Quote: "In September, a man described by the police as a "known terror suspect" whose passport had been confiscated was shot dead near Melbourne after attacking two police officers with a knife."


Comment: By focusing on the fact they were "shot dead" by italicising it, Innis overlooks the deeper problem of the terrorist situation. She shows that not only are they trying to protect their country from terrorists, but themselves from them too. They pose a direct offense towards individual people and it's getting out of control.

#3 The Big 5

Title of article (in quotation marks): "Australia Bans Travel to Iraqi City of Mosul Under New Law"

Title of newspaper (underlined or italicized): The New York Times

Essay Author: The Associate Press

Date of Publication: March 2, 2015

1. AUDIENCE AND PURPOSE (Focus on who. Who wrote the text? Who was it written for? Why did the writer write it?) A person who really wants to get a point across wrote this article to/for the people of Australia. They did this because the topic of the article is not only happening in Australia, but all around the world.

2. CONTENT AND THEME (Focus on the what. What is the text about? What is the author’s message?) The message the author was trying to get across was not only that if you go this certain part of Islamic Territory that you'll be punished, but that the horror and intensity of the terrorists attacks are so extreme and for no good reason.

3. TONE AND MOOD (Focus on the how. What is the writer’s tone? How does the text make the reader feel? What kind of diction is used to create a certain tone/mood?) The writer sets the mood of pure disgust towards the ISIS group and their terrible crimes. They do this by using a quote from Foreign Minister Julie Bishop, "Examples of these hideous crimes include the execution of 13 teenage boys in January for simply watching a soccer match".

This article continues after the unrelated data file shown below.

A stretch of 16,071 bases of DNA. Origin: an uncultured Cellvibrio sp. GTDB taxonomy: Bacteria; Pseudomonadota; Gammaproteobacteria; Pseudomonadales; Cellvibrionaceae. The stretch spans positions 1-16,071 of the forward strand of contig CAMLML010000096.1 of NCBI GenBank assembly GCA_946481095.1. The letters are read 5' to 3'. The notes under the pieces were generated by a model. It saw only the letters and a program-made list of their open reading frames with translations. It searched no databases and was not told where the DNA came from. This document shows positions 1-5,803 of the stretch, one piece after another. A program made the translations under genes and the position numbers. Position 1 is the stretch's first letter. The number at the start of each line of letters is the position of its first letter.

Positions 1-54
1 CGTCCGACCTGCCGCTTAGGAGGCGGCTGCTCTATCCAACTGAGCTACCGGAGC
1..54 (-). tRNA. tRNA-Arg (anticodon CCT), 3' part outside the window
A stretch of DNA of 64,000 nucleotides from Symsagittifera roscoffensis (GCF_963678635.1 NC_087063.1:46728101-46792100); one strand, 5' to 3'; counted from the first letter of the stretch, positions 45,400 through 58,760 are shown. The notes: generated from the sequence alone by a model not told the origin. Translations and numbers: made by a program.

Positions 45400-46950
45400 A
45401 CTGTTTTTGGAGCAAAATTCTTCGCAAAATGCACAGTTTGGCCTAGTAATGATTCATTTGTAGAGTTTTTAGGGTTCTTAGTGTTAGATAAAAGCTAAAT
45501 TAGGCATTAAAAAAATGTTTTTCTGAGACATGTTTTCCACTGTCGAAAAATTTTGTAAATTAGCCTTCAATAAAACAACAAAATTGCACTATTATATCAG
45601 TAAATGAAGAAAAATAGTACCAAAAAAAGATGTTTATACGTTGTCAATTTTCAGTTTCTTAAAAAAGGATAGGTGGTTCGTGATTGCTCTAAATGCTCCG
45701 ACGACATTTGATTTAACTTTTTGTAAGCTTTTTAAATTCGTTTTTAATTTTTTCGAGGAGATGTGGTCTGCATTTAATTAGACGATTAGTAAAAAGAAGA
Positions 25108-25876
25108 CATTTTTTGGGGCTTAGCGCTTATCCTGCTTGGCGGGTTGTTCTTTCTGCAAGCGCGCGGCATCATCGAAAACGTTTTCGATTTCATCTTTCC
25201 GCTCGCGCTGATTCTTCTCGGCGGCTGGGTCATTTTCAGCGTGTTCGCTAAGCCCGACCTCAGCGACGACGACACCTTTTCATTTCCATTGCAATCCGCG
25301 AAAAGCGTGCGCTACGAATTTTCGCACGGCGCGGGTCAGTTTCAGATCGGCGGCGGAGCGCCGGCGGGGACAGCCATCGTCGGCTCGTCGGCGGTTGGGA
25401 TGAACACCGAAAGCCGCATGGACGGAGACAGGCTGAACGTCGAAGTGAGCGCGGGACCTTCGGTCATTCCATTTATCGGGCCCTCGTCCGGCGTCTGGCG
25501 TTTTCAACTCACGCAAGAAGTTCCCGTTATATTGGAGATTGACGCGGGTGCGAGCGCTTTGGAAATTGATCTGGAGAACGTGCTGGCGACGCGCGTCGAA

4. STYLISTIC DEVICES (What stylistic devices does the writer use? To what effect? Common devices: irony, sarcasm, rhetorical questions, figurative speech, analogy, metaphor, etc.) The type of wording or style of text this author used was more fact-based. They put a lot of numbers, facts, stats, and quotes from economic/political leaders, showing the concern and greatness of the situation.

5. STRUCTURE (What kind of text is it? What structural conventions are used?) This kind of text is a columned, headlined article.

#4 The Big 5

Title of article (in quotation marks): "Australia to Send More Troops to Iraq as Trainers in ISIS fight."

Title of newspaper (underlined or italicized): The New York Times

Essay Author: Michelle Innis

Date of Publication: March 2, 2015

1. AUDIENCE AND PURPOSE (Focus on who. Who wrote the text? Who was it written for? Why did the writer write it?) An Australian woman who is writing to general public of the Australian people is writing this article to keep them aware of what's going on in the war right now, and how it really is starting to become a World War. So many different countries are fighting right now in the Middle East and so many troops from each of those countries are going in and risking their lives for their country. The author of this article is trying to show that.

2. CONTENT AND THEME (Focus on the what. What is the text about? What is the author’s message?) The theme is more of a PSA to the people of Australia, and the World. The war going on right now in the Middle East is bigger than we think. So many people are losing their lives because of this war and that's what this article is saying without using those exact words.